Review for Conspiracy Theory
I go through a cycle of appreciation and disdain with this film, as it is an enjoyable romp, albeit a film that’s undone by weak writing in its final act. Sometimes I just want to be entertained with a goofy bit of escapism, and in that regards Conspiracy Theory fits the bill. Sometimes I do wonder if my love of this film waxes and wanes along with the fortunes of its star, Mel Gibson. Conspiracy Theory was made back when “Mad Mel” was still a charming screen persona, rather than a symptom of deeper issues. But this time, my desire to re-watch Conspiracy Theory was motivated by the passing of its director, Richard Donner, and having recently taken in Maverick again, I find that I’m in a bit of a “poor, misunderstood, Mel Gibson” mood, rather than looking for a cancel button to push. Still, Conspiracy Theory might have more relevance than ever before, as some might say that there are 70 million conspiracy theorists in the US right now.
Jerry Fletcher is a New York cabbie, one whose grasp on sanity is weaker than most. He is obsessed with conspiracies, and sees them everywhere. He publishes his thoughts in a newsletter and tries to convince Justice Department lawyer, Alice Sutton of them. He also nurses a rather unhealthy infatuation with Alice and can often be found outside her apartment behind a pair of binoculars. However Jerry touches a nerve with one of his outlandish theories and soon he is on the run from the mysterious Doctor Jonas and his men, with a reluctant Alice Sutton in tow.
Conspiracy Theory gets a 2.40:1 widescreen 1080p transfer, with the choice between DTS-HD MA 5.1 Surround English, DD 5.1 Surround French, German, Italian, Hungarian, Polish, Russian, and DD 2.0 Czech, Spanish, and Portuguese, with subtitles in these languages and Korean. The image is clear and sharp, nice and stable, and free of print damage or dirt. Colours are good, and detail levels are excellent, while the movie is properly filmic throughout. About the only nits worth picking are some crushed blacks and blown highlights, but even with that, contrast is good, and darker scenes are served well by the transfer. The audio is solid, with a nice immersive soundtrack that make the most of the action and the music, while keeping the dialogue clear.
You get 1 disc in a BD Amaray case. The disc boots to a static menu. There are absolutely no extras with this release. You might want to hold onto the DVD, if you’re upgrading... for the text biographies. This is one, underserved film when it comes to extra features in any format.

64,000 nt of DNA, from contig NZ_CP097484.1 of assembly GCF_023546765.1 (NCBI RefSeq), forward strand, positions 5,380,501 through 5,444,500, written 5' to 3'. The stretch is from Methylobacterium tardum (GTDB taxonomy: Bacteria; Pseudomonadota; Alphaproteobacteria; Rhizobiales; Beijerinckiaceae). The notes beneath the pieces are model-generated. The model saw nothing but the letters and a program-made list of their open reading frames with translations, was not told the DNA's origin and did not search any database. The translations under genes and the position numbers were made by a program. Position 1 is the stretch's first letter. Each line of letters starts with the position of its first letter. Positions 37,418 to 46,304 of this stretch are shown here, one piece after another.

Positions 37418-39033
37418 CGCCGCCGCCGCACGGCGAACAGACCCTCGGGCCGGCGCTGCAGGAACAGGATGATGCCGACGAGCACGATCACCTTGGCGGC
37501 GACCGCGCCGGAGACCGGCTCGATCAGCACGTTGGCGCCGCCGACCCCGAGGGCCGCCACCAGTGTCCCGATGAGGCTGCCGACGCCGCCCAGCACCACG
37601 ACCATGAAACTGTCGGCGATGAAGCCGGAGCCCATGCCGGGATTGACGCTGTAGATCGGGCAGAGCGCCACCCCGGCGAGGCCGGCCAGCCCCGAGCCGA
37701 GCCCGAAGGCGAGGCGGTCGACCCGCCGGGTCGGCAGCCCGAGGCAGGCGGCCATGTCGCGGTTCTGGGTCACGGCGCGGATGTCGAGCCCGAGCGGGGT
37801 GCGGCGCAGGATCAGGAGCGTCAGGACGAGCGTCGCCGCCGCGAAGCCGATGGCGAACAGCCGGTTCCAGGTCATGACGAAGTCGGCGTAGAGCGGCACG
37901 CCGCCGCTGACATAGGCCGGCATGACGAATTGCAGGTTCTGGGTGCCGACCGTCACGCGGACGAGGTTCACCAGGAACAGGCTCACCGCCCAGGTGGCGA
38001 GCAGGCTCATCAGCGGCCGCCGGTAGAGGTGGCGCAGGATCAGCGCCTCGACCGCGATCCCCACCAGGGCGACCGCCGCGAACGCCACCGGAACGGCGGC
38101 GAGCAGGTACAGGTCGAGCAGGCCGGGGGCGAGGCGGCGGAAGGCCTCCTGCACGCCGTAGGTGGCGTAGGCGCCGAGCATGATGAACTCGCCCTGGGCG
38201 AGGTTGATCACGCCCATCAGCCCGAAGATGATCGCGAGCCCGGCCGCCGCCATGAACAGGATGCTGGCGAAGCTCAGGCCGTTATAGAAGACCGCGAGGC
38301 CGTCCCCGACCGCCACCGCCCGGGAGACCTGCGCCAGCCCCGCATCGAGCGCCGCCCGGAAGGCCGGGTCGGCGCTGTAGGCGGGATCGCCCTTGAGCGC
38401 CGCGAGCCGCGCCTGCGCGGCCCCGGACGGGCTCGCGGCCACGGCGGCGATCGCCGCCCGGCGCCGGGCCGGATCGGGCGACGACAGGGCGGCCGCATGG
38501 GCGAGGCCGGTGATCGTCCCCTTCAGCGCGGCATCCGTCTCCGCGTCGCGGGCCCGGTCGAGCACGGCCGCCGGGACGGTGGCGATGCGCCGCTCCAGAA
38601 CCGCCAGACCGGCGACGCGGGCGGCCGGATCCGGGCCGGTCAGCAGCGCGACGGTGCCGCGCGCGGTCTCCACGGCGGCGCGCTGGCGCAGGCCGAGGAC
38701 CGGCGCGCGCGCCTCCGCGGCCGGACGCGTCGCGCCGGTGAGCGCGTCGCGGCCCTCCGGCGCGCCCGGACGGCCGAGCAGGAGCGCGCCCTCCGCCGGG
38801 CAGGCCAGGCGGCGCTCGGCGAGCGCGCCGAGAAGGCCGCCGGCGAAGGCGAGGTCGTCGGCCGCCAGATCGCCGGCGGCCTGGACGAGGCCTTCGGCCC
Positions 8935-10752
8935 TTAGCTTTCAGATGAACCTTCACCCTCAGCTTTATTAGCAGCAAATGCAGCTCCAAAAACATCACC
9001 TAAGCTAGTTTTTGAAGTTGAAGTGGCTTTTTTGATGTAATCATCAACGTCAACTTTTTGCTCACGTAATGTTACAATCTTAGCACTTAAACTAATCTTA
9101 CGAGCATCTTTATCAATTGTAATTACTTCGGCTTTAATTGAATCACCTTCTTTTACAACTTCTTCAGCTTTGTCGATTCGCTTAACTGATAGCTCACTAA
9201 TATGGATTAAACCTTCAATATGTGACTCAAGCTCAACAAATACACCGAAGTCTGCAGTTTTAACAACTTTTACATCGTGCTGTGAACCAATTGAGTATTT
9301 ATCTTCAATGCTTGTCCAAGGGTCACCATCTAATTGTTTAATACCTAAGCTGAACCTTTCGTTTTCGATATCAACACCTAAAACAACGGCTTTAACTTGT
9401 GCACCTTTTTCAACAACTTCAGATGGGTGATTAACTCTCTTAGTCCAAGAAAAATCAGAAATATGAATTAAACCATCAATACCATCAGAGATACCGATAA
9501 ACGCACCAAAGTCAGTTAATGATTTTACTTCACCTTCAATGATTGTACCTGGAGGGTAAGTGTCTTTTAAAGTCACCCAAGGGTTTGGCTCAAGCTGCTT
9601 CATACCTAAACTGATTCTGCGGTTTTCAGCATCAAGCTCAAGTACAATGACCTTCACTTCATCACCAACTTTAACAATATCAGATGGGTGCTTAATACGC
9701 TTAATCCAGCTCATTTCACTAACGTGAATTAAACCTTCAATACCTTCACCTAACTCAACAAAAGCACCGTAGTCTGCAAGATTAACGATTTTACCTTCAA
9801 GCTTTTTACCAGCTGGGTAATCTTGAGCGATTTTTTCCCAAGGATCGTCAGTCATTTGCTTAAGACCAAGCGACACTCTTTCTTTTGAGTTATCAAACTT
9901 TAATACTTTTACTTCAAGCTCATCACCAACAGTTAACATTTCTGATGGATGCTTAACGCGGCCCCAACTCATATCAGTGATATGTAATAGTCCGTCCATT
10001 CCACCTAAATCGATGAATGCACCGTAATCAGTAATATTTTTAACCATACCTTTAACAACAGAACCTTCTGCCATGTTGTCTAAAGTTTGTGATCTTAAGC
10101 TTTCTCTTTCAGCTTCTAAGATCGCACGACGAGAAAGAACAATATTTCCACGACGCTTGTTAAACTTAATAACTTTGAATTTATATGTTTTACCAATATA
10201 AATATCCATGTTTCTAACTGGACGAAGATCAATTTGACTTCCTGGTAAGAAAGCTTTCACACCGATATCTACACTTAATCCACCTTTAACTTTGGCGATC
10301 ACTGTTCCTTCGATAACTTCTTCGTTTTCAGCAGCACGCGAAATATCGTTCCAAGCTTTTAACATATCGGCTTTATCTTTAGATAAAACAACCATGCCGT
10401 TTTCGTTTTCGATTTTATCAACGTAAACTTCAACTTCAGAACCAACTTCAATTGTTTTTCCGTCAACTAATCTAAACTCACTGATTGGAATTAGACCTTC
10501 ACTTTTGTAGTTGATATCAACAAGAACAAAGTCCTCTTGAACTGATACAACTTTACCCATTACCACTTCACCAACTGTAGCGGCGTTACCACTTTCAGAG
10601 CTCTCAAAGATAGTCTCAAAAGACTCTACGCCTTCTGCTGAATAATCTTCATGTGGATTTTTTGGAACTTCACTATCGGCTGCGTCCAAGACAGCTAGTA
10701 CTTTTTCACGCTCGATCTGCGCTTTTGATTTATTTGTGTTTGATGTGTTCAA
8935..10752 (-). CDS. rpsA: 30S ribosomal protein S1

I enjoyed Conspiracy Theory this time. It still has that lazy writing in its final act that makes me roll my eyes in exasperation, but the likeable characters, and the pace and energy of the story almost makes up for it. Almost, as the sense that the film squanders a smart and well written first half never really goes away. But I certainly felt more charitable to Conspiracy Theory than I have done in years.
It’s really Mel Gibson’s performance as Jerry Fletcher who makes the film work. In addition to his Mad Mel spiel that had been established to this point in films like the Lethal Weapon series, he injects the character with a degree of humanity and pathos that makes him a lot more sympathetic, especially early on where he just appears to be a paranoid conspiracy theorist on the lunatic fringe, trying to live off the grid, suffering from OCD, and obsessively cataloguing conspiracy theories to sate the readership of his self-printed newsletter.
He also tries to convince Alice Sutton in the justice department of his daft theories, ostensibly to get the truth out there, but really to feed his obsession with the lawyer, who he benevolently stalks when he isn’t at his day job as a cab driver. Alice tolerates Jerry as he saved her from a couple of muggers when they first met. Certainly she’s kinder to Jerry where anyone else would sic security on him. She’s an impressive prosecutor who has an obsession of her own, trying to uncover the truth behind her father’s murder.
It all changes when Jerry publishes a newsletter full of conspiracy theories that catches the attention of some mysterious intelligence figures, and they reel Jerry in to find out what he knows. He manages to escape, but not without doing some damage, and when he goes to Alice for help, he winds up arrested. But somewhere in his fractured paranoid psyche lies the truth. It’s here that the film starts slipping the tracks, as it turns out that everything, but everything is connected in this world, and plot holes start to abound.
Conspiracy Theory rolls on with the strength of its characters, the cast performances, and the energy and pace of the editing and direction. By the time I was rolling my eyes at its daft excesses, I was still enjoying the ride all the way to the end credits. Maybe Conspiracy Theory caught me on a good day, but it still holds up well now. The Blu-ray is serviceable, but this film really deserves better than a barebones disc.